Lighthouse Days


When I was 14 years old, we were posted in Visakhapatnam. I had a great group of friends and we would get burnt having spent all our time cycling, running around and walking in the hot sun. I remember how early in the morning, we would haphazardly grab some jam and cheese sandwiches, pump air into our cycle tires and cycle to the nearest lighthouse. To the LightHouse! I had these really comfortable denim shorts, the bottoms of which I had trimmed with a pair of scissors. Anyway, we would all meet at 5 am and cycle up-hill. The lighthouse was tucked away on this hill called Dolphin Point. We would battle the rather tough climb, passing along a landscape that I still can see. There were heavy bushes on either side the road and the edges of the road fell away to reveal the ocean. It was a magnificent ocean and I can still taste the salty spray, still see DN’s hair blown into his eyes. The clouds were always a burnt orange and the waters a purple-blue. And the greenery could almost drive you to an act of madness. Maybe nature drives man. And not the other way around.

I am still waiting to find a place in Hyderabad where nature overwhelms, drives you mad. If you visit, maybe we shall search together. These discoveries are always so much more interesting when you can share them with someone. For once, when we were all lounging at the lighthouse on Dolphin Point, D picked up my discarded sneaker and ran. As you said, I can never pass up a challenge so I chased him. The next thing I know, D is running through some tall grass and I shout Not so far. Not so far. But he is running now and I am running behind him. I have washed my hair the night before and the smell of Sunsilk wafts in the air. He turns around, flashes a grin and falls. I scream his name and run to him. He is now lying on his stomach, but his eyes are riveted on something. I look past him, see some steps cut into the rocks. They wind down to the sea. He gets up and we wordlessly climb down. I see the purple-blue waters, the green tall blades of the grass whisper past, the pink hopeless shoe dangling from his hand. We continue walking until we reach the waves. The steps fall away behind us like some unnatural stream of rock. He looks at me and says I am sorry. I want to say Don’t be. But I am all of 14. And I am entitled to some petulance so I only say okay. And we wait.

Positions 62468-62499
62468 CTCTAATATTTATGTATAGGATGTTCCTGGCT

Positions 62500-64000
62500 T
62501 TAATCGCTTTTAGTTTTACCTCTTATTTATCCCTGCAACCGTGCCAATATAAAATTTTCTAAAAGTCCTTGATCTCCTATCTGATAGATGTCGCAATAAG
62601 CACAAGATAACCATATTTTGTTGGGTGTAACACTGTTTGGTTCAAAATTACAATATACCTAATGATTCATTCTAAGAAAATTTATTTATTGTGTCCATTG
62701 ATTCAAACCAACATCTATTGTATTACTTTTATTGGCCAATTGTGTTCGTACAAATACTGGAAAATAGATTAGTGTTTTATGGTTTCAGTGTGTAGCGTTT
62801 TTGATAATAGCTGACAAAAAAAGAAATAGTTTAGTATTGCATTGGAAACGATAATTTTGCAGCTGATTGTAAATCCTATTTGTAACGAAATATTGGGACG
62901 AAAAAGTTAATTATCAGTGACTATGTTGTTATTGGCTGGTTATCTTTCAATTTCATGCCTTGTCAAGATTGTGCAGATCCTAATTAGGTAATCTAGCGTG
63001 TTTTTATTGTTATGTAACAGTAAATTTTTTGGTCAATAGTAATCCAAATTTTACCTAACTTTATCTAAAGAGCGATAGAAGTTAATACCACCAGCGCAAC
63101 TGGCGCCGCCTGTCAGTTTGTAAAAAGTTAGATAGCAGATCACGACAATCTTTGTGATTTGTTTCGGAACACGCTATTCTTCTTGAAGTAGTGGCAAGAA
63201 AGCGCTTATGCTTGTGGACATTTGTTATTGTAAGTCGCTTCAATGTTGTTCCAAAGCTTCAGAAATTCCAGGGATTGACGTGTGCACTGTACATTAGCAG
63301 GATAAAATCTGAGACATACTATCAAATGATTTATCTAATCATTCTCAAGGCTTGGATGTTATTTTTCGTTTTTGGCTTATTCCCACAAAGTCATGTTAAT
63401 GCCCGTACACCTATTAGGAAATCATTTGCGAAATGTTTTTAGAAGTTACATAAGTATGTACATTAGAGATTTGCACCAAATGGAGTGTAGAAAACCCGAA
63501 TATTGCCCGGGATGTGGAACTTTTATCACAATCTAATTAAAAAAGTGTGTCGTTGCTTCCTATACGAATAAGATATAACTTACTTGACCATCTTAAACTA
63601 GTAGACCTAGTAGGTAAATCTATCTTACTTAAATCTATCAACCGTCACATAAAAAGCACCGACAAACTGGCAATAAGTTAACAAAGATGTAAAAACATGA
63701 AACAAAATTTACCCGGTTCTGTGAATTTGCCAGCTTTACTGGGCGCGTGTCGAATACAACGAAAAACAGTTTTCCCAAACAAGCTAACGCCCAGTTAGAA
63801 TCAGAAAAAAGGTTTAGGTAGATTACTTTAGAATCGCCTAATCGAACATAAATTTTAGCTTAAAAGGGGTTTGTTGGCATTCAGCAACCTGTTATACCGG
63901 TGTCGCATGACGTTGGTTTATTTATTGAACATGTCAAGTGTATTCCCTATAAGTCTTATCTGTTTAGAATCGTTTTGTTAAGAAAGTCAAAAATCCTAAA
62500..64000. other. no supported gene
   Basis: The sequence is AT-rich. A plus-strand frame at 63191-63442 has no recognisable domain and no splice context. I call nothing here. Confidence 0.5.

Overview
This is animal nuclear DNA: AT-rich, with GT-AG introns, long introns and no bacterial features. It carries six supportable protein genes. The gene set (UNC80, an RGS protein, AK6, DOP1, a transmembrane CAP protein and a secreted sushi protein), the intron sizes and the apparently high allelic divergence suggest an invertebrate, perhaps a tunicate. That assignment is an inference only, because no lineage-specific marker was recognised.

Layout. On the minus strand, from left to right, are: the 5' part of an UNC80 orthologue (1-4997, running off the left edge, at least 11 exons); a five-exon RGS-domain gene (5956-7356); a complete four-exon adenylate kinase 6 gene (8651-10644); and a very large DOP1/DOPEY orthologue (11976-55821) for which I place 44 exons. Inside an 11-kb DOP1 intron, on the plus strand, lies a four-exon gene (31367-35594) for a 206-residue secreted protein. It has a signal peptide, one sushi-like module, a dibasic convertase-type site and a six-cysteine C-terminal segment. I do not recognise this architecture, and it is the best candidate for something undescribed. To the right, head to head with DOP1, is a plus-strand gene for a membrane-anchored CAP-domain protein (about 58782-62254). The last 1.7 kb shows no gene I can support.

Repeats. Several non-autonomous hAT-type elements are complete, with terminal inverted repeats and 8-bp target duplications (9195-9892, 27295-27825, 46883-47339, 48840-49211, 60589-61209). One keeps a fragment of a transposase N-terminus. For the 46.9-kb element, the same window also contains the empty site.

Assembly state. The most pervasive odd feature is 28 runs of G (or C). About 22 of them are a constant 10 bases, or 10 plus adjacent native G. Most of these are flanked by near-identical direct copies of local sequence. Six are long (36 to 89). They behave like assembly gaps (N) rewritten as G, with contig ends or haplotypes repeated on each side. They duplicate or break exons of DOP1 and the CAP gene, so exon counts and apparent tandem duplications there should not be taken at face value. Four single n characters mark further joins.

D is now 24, works at a huge MNC. Has met a Kingfisher flying model called Dana. I tease him these days, saying his children will be called Drusila and Dollie. He always takes it like a sport. But some times, when he is drunk, he sends me a message asking me if I ever remembered Paradise? I always reply saying No.

I like Dana. No matter how much she doesn’t like reading.

Note – I wrote this in 2007. D and Dana are no longer together but I still remember the boy I loved, teenage style.

One Response to “Lighthouse Days”

  1. 1 Soumya

    this is soooo beautifully written! and sooo touching.. brought tears to my eyes… seriously!

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